Over the past two days, numerous Twitter accounts, authors, academics, and educators have joined a fairly wide-reaching debate as to the merits of the so-called literary canon (which I will simplify as "classics"). To call this a "debate" is already a bit of a stretch - having read many different perspectives from all sorts of sides, it often feels as though there are two completely different conversations happening, with extraordinary animosity from different directions (even when some of the anger is fairly understandable). Troubling, however, is the prevalence of an especially vicious dismissiveness of young adult (YA) authors, particularly YA authors of color. Twitter being Twitter, it's increasingly difficult to track all of the different conversations happening in parallel, but one thing is sufficiently clear: There are pervasive, frankly snobbish views entrenched in the literary world, and there are pervasive problems with how these translate into pedagogy and there are pervasive problems with how people then turn these into opportunities to yell. I won't get into the individual arguments because a) I don't think I'm necessarily the best person to talk about it (being pretty far removed...), and b) I've mostly found myself thinking about that core misunderstanding and false debate over classics versus YA.

I started blogging in December of 2008, at the shy age of 17. I had been writing reviews for a few years by that point, and blogging was meant to be an opportunity to stretch my (likely falsely perceived) intellectual wings a little. I was just settling into a new reading era for myself, after having blitzed through a classics period at ages 13-15, followed by a YA renaissance at 15-16. Though I didn't know it at the time, at 17 I would begin to shift my focus to international literature on a far greater scale, and this would eventually lead me to the women in translation project. Classics were my first foray into reading like a "grown-up", and there was a time when I thought this meant that I needed to cut back my reading of YA. Once I started blogging, I also discovered that a lot of bloggers I interpreted as more "mature" (that is - not YA- or kidlit-specific) held deeply dismissive views of young adult literature as a concept, and that often spilled over into a dismissal of young adult readers. Suffice to say, I felt out of place from all directions, as a young reader who wanted to also have space to grow into the world of "adult" literature, but also still loved being able to read and engage with stories that seemed to be much more at "eye-level" for me.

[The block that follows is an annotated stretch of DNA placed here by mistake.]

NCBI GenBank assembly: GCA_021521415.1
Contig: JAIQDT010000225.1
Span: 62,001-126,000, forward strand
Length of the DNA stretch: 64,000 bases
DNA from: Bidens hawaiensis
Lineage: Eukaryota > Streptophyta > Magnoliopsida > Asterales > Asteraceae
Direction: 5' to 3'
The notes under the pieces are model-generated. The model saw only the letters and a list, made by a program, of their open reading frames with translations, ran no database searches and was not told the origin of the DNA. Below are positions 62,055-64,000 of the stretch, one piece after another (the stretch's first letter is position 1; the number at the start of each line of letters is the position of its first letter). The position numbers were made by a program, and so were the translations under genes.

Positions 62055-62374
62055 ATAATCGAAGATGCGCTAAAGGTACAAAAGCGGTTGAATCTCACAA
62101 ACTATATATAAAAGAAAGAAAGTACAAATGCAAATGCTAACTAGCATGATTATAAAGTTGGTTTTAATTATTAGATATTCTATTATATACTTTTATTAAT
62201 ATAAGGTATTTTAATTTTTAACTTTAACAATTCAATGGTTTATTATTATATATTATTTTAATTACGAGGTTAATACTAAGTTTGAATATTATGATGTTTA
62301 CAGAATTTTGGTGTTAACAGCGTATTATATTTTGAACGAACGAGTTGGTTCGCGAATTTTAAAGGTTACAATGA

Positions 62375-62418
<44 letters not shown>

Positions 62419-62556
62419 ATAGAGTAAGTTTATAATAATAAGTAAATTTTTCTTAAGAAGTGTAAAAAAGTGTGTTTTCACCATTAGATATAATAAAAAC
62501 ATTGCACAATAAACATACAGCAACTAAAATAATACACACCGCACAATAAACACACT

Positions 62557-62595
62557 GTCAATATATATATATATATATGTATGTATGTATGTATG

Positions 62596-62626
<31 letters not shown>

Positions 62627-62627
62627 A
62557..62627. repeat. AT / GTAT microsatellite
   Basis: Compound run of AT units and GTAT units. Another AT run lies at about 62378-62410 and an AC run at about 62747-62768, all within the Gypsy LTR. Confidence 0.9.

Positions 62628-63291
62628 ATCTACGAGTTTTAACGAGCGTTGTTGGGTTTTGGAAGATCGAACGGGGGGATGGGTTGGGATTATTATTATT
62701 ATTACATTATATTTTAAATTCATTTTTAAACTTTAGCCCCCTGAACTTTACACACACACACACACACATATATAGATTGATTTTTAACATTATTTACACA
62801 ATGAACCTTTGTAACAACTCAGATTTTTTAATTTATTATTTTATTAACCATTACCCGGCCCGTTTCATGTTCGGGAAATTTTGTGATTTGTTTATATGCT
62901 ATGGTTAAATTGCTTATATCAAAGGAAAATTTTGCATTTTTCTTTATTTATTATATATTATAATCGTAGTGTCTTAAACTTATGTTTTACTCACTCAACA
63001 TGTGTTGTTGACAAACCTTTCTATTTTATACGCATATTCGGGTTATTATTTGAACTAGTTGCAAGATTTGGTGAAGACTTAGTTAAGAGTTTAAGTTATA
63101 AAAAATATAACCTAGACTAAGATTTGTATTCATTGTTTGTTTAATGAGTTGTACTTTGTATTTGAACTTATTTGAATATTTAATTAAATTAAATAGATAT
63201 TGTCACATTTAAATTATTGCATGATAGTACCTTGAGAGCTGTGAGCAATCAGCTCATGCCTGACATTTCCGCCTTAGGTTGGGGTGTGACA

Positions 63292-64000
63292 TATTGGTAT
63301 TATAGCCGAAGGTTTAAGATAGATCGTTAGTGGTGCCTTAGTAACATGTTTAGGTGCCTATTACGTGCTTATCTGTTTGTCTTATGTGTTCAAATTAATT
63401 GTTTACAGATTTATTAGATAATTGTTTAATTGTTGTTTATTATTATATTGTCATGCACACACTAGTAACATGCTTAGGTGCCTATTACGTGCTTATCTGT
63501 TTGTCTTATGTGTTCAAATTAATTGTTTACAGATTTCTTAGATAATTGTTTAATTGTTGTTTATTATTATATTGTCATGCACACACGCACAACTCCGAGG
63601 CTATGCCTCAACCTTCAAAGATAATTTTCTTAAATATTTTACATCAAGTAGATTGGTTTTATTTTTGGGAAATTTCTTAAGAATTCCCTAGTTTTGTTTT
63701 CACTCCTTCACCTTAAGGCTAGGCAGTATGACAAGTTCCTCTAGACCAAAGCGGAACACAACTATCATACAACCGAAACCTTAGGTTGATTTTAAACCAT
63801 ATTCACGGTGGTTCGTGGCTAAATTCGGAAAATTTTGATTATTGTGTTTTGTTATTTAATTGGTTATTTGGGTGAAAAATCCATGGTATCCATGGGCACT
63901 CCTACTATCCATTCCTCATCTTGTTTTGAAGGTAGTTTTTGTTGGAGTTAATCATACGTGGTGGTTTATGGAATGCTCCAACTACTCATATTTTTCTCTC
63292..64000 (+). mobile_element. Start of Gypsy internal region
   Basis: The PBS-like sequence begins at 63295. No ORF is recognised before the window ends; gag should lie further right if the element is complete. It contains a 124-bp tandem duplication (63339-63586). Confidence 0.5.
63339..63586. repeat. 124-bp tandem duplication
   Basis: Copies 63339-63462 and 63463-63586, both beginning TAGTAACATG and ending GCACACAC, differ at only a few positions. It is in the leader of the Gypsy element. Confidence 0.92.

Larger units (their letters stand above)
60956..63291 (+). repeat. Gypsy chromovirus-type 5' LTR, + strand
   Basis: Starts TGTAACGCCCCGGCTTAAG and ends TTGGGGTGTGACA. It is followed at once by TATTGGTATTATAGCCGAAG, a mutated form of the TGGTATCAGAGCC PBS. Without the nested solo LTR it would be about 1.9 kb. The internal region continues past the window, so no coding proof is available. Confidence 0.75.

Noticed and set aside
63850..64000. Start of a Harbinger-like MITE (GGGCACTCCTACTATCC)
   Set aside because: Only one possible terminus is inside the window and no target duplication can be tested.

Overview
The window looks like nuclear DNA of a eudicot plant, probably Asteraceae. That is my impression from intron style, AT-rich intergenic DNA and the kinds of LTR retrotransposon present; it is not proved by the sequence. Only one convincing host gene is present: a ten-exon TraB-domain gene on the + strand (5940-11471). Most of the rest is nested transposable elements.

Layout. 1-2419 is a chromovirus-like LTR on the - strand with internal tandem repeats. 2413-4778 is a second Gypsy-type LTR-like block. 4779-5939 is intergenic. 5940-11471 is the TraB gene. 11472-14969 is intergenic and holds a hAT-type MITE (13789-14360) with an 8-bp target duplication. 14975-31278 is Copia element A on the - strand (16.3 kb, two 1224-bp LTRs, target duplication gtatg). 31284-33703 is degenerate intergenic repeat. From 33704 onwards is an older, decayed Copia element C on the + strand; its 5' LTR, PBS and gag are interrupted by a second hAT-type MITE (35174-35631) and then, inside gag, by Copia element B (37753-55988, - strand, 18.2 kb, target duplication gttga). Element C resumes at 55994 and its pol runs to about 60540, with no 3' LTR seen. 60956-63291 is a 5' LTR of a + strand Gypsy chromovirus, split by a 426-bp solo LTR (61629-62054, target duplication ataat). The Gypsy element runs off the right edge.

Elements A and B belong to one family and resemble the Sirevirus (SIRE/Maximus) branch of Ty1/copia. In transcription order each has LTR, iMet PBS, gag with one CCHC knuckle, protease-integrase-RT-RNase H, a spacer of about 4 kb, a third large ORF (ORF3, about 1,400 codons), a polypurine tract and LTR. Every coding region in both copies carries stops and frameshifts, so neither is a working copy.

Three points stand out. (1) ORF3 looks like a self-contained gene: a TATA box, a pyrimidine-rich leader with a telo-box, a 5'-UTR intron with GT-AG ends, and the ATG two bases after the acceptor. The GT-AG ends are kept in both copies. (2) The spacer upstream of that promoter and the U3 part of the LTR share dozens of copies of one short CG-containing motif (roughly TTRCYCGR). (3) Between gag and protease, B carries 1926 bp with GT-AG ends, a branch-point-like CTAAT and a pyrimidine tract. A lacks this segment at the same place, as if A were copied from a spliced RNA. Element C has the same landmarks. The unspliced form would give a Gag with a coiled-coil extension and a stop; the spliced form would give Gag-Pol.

Why am I writing this? Because as this latest round of "classics versus YA" sprung up again, I felt as though I was rewatching something I've seen dozens of times over the past few years. There's not much new in the conversation (except, perhaps, the miscommunication, rage, and hurt that come with a social media platform like Twitter), which really all loops back to the fact that it's a problematic argument in the first place. Just as I didn't need to have to choose between my own reading, neither do young readers today.